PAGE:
Originally Posted by managerman
Ok..I know this uncharted territory at this point, but I wanted to share my results/issues so far.
I have a Asus Z87-A MB with 4770k and 4 Samsung 840 Pro 128Gb SSD in a RAID-0. I am using the latest intel Drivers 12.6..
I think I am totally saturating the Intel RAID controller?? I thought I might see better performance...?
Yes, it is new territory, the SATA III RAID 0 performance of more than two SSDs on an Intel SATA III interface with more than two SATA III ports has never been seen before. Frankly, yours is the first benchmark of four SSDs on the Z87 chipset I've ever seen. It is too early to decide if your results are typical or not, but my initial impression is it probably is normal.
I have used several RAID 0 arrays of SSDs in the past, both on SATA II and SATA III, using two SSDs on SATA III, and three and four SSDs on an Intel SATA II interface. I can give you some insight into RAID 0 performance, and some of the other realities of Intel's RAID performance. Keep in mind this applies only to Intel's RAID performance.
First, performance/speed does not scale up perfectly every time another drive is added to a RAID 0 volume. One aspect of performance, like 4K random read speed, does not scale up at all, and it usually goes down a bit compared to a single drive. It is great that the 4K read speed maintained as much speed as it has in your benchmark, the max for a single 840 Pro is ~38MB/s in AS SSD, I've never seen 39MB/s or more.
Next, there seems to be a point where adding more drives to a RAID 0 volume causes any scaling to stop occurring. That is, the increase in performance does not simply add up to a single drive's score, multiplied by the number of drives. Also, the more drives used, the more this effect is seen. The major transition point in my experience was between three and four drives. Your performance has maintained itself very well given four drives, but as you said, this is new territory and we need to see more results before we know what is normal. I would like to see what three of your SSDs scored for comparison.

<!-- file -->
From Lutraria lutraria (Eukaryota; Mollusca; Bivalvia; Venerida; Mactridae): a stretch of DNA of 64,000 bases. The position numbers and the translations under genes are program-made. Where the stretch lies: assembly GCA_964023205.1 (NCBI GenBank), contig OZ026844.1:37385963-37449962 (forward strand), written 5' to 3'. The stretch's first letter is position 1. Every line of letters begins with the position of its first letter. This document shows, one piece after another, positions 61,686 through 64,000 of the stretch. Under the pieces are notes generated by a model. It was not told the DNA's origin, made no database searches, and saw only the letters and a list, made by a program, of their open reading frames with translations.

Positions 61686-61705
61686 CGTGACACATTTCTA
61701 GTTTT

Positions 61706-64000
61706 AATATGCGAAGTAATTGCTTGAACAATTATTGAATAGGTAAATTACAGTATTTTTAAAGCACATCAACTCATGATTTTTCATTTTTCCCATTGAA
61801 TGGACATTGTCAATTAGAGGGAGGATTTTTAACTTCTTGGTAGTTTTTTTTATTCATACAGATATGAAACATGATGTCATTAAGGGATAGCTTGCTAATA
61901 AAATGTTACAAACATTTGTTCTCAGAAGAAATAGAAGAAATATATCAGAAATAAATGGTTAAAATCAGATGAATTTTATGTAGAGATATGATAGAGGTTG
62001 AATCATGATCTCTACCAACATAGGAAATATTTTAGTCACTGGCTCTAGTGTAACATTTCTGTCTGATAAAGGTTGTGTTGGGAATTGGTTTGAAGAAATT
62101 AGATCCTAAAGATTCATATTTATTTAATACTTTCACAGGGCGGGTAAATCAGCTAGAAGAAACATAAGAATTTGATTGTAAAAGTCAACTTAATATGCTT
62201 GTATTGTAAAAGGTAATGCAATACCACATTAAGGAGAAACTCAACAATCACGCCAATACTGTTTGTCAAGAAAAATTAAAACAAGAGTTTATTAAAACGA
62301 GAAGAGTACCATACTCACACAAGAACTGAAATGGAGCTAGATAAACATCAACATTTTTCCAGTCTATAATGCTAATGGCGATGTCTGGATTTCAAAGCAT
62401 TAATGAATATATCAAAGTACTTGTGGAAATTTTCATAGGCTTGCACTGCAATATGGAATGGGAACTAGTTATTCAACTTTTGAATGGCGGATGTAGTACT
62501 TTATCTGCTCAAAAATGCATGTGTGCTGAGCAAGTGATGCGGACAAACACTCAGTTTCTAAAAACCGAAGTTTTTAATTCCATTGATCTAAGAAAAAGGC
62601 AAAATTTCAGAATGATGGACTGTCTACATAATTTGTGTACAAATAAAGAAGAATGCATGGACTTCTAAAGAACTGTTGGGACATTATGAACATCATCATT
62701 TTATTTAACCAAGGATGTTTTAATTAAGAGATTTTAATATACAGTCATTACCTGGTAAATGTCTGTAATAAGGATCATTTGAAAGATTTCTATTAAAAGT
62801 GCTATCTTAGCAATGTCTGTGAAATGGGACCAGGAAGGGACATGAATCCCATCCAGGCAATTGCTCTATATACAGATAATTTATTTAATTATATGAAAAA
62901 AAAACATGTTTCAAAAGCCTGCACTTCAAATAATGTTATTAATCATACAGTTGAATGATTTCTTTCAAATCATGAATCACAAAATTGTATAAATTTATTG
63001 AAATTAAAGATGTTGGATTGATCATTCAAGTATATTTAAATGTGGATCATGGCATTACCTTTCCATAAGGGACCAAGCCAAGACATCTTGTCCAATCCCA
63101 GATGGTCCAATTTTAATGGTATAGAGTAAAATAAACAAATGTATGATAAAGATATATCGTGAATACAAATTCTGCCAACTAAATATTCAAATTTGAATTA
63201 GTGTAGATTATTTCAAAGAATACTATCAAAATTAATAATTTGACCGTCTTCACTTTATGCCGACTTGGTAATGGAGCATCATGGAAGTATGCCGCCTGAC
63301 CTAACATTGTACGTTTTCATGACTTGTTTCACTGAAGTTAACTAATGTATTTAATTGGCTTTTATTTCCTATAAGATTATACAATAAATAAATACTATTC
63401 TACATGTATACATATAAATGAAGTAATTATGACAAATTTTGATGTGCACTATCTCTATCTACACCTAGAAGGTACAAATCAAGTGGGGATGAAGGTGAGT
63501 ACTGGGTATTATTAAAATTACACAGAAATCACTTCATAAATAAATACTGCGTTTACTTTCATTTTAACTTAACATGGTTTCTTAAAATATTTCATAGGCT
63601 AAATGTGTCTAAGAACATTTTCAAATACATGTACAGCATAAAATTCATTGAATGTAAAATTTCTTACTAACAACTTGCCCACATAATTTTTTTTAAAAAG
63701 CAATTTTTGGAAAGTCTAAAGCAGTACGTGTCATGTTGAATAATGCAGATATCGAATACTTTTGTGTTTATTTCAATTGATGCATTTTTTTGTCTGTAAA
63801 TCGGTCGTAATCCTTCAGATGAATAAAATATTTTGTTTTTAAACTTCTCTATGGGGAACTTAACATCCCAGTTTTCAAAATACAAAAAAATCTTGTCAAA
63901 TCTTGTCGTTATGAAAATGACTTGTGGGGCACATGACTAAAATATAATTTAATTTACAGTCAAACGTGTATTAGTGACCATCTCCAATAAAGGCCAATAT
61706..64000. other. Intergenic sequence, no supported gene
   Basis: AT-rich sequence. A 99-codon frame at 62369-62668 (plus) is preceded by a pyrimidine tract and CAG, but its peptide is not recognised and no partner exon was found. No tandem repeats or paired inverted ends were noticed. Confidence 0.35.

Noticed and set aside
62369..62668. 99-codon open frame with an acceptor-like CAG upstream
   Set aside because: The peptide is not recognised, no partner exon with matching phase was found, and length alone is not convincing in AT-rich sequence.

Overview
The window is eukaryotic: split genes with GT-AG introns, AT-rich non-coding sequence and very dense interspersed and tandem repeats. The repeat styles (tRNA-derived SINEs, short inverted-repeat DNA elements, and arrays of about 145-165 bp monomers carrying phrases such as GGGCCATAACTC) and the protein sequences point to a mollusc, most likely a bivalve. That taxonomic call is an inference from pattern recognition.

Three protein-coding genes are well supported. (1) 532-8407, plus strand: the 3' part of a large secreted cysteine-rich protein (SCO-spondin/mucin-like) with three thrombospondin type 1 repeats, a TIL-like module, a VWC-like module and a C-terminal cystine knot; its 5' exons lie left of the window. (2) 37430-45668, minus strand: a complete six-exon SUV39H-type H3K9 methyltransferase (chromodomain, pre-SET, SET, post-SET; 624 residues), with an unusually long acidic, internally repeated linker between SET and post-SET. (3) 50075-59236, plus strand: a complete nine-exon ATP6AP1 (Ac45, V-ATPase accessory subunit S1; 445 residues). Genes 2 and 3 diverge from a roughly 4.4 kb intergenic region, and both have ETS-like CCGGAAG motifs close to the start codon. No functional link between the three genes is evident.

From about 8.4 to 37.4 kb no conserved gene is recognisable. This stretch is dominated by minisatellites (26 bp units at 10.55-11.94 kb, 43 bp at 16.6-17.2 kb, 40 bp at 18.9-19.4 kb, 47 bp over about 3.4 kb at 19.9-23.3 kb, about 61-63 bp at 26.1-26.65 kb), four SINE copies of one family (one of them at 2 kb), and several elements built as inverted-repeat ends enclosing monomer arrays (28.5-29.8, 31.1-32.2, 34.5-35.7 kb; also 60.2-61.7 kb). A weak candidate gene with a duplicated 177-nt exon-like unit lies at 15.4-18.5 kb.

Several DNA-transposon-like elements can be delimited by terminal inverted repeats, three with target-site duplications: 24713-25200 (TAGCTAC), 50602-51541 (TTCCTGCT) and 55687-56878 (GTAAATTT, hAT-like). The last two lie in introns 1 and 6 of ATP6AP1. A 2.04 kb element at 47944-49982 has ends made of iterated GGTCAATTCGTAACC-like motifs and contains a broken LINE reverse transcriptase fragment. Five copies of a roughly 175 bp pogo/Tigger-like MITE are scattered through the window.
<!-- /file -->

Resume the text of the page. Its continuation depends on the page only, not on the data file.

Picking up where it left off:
As a general example, these are the results of two, three, and four Samsung 830 64GB SSDs in RAID 0 on an Intel SATA II chipset board used as an OS volume:
saying that this example is the way all RAID 0 volumes of multiple SSDs will behave, but you can see how the sequential read speed performance of the four drive RAID 0 volume dropped off quite a bit compared to the the three drive volume. You can also see how performance scaling is maintained well in some areas, less so in others, and not at all in one.
You may be saturating the six port Intel SATA III interface as you said, it does not have infinite bandwidth, and we may now be seeing its limitations as we have seen with the Marvell and ASMedia SATA interfaces for a long time.
I imagine you know that the real world maximum speed of a single SATA III SSD on a SATA III port, due to overhead and other factors not being perfect, is ~540MB/s. Simply dividing 6Gb by eight (bits in a byte) does not result in the maximum speed of a SATA III interface.